Victim can give dying declaration to anyone

Doctors' certificate not essential, says apex court

Dying declaration of a victim can be recorded by anyone and it is not essential to procure a fitness certificate by a doctor for the purpose, the Supreme Court has held.

However, the person recording the statement must ascertain that the victim is in proper state of mind and fit to tell the truth, the court added.

“The law on the issue can be summarised to the effect that it does not provide who can record a dying declaration, nor is there any prescribed form, format or procedure for the same.

The person who records a dying declaration must be satisfied that the maker (of declaration) is in a fit state of mind and is capable of making such a statement. Moreover, a doctor certificate in respect of state of mind of the deceased is not essential in every case,” a bench of Justices B S Chauhan and Dipak Misra said.

The court explained the legal position while awarding life imprisonment to a man and his parents for burning his wife to death on November 29, 2002, in Madhya Pradesh.

In her statement, Kusumbai, the victim, alleged that her mother-in-law had poured kerosene on her and her father-in-law had set her on fire. Her husband Chandrabhan, had closed the door.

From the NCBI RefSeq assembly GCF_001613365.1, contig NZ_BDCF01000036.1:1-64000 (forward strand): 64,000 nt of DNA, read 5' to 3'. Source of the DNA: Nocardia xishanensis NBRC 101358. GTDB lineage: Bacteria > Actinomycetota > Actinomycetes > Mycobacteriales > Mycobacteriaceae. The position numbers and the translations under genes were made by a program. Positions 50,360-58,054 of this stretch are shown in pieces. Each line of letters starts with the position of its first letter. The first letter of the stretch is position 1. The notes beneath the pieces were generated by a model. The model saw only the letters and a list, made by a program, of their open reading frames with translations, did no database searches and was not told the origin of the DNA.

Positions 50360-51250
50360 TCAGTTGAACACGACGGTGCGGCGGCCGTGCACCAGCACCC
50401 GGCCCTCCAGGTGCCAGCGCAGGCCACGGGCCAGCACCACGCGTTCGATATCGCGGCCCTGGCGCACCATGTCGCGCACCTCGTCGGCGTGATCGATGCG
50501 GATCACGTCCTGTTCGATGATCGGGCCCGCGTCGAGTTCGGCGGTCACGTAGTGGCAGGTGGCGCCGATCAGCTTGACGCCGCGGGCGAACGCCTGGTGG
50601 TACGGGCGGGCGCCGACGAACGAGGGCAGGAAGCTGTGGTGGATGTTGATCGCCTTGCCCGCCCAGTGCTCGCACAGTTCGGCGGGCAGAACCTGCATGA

In their plea, the accused contended that there were two statements of the victim, one recorded by an executive magistrate and another by investigating officer in the form of FIR and there was contradiction as to who had set her on fire.

They also questioned the thumb impression obtained on both statements as she was claimed to have suffered 100 per cent burns.

The apex court, however, rejected their arguments by saying one cannot be expected in such a physical condition to give exact version of the incident. It also pointed out that during the trial, the accused had not questioned the magistrate or the investigating officer if the skin of thumb was intact or not, thereby losing their chance to raise such a doubt at the stage of appeal.

The apex court set aside the 2006 order of the MP High Court and restored the trial court order, holding the three guilty under Section 302 (murder) and 498-A (cruelty) of the Indian Penal Code.

SC points

-Victim cannot be expected to give exact version of the incident in such a physical condition.

-The apex court set aside the 2006 order of the MP High Court and restored the trial court order

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